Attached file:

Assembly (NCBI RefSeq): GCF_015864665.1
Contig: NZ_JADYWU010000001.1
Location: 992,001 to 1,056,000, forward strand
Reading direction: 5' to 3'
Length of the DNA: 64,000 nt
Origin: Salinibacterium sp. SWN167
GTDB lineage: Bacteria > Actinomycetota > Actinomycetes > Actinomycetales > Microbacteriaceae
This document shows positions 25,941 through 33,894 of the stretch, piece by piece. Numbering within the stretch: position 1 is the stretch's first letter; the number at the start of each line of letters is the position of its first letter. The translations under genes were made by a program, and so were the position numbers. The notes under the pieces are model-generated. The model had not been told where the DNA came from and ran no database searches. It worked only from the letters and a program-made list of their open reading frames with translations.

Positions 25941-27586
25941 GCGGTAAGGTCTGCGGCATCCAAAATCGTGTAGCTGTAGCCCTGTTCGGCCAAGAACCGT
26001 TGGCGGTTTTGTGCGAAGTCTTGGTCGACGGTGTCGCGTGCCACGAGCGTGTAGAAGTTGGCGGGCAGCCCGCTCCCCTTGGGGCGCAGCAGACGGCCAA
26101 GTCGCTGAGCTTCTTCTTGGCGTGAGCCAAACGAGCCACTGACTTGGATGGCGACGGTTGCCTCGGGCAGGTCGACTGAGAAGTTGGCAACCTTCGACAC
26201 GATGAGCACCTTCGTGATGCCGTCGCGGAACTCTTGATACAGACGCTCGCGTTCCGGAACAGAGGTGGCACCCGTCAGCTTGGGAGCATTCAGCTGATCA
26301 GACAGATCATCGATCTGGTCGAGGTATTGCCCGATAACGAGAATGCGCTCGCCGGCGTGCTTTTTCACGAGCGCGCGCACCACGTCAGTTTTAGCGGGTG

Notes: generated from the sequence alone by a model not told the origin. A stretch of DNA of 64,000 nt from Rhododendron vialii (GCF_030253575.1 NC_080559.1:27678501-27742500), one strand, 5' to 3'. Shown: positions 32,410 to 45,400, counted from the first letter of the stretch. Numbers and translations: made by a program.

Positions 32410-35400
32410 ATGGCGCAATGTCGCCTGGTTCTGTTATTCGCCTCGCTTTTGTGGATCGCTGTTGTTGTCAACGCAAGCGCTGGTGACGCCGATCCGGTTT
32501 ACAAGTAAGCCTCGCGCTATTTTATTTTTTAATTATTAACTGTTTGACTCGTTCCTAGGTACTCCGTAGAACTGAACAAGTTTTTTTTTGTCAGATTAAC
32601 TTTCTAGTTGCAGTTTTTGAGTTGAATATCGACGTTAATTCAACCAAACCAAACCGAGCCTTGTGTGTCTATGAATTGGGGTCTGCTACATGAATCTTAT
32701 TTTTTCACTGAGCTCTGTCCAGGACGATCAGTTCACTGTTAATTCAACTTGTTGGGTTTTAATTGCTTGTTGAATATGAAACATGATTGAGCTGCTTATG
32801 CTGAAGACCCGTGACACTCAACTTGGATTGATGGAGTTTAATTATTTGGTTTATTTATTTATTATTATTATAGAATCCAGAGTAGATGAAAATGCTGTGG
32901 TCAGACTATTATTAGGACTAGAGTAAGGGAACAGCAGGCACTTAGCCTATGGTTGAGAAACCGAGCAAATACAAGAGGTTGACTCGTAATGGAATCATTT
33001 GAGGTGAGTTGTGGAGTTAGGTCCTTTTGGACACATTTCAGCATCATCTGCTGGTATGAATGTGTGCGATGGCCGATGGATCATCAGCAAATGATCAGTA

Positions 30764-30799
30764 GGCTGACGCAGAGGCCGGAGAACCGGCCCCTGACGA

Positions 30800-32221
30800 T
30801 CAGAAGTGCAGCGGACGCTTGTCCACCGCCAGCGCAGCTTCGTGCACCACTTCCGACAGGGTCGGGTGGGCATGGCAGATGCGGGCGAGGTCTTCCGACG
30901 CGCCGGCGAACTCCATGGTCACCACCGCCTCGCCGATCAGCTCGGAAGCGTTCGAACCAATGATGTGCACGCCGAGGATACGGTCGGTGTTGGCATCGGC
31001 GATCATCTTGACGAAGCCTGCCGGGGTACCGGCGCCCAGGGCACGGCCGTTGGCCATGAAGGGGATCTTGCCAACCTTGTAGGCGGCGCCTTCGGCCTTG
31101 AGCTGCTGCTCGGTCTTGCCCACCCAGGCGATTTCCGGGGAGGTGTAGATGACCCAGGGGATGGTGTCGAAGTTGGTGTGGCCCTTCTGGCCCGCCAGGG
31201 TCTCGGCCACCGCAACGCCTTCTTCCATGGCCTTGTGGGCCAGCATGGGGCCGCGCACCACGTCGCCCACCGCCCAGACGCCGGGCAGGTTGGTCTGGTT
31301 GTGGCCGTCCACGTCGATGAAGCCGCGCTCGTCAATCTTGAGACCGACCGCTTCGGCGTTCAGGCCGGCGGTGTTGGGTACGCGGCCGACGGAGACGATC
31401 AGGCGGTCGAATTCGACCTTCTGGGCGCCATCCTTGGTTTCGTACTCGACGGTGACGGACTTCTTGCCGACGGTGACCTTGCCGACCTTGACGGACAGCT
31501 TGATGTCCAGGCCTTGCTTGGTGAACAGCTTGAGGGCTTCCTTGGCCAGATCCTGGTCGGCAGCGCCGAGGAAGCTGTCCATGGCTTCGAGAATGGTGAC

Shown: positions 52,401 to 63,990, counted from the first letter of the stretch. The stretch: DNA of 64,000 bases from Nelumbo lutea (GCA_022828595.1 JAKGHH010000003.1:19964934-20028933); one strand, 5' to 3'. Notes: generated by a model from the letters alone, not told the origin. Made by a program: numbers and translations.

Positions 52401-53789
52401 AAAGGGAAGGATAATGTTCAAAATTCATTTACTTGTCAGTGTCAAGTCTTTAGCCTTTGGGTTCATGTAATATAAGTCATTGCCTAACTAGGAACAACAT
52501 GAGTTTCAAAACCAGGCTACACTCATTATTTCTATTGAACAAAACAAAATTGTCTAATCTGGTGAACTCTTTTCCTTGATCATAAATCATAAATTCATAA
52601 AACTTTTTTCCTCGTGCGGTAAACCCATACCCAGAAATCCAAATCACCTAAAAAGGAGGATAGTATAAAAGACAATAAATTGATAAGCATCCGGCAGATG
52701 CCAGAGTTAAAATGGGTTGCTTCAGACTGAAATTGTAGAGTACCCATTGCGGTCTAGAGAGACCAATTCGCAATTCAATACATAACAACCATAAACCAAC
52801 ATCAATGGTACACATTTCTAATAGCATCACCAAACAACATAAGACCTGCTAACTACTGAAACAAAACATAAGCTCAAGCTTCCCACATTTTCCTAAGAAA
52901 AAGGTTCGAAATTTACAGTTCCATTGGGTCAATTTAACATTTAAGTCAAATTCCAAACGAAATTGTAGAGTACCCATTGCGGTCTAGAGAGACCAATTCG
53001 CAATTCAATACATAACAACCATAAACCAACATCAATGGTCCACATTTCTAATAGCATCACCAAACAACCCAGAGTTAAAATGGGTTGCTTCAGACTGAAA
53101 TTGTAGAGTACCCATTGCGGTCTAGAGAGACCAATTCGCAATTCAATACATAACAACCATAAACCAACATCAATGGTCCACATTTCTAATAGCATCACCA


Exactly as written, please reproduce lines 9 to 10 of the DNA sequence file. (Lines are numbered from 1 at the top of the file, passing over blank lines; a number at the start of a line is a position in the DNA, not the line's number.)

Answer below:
Positions 25941-27586
25941 GCGGTAAGGTCTGCGGCATCCAAAATCGTGTAGCTGTAGCCCTGTTCGGCCAAGAACCGT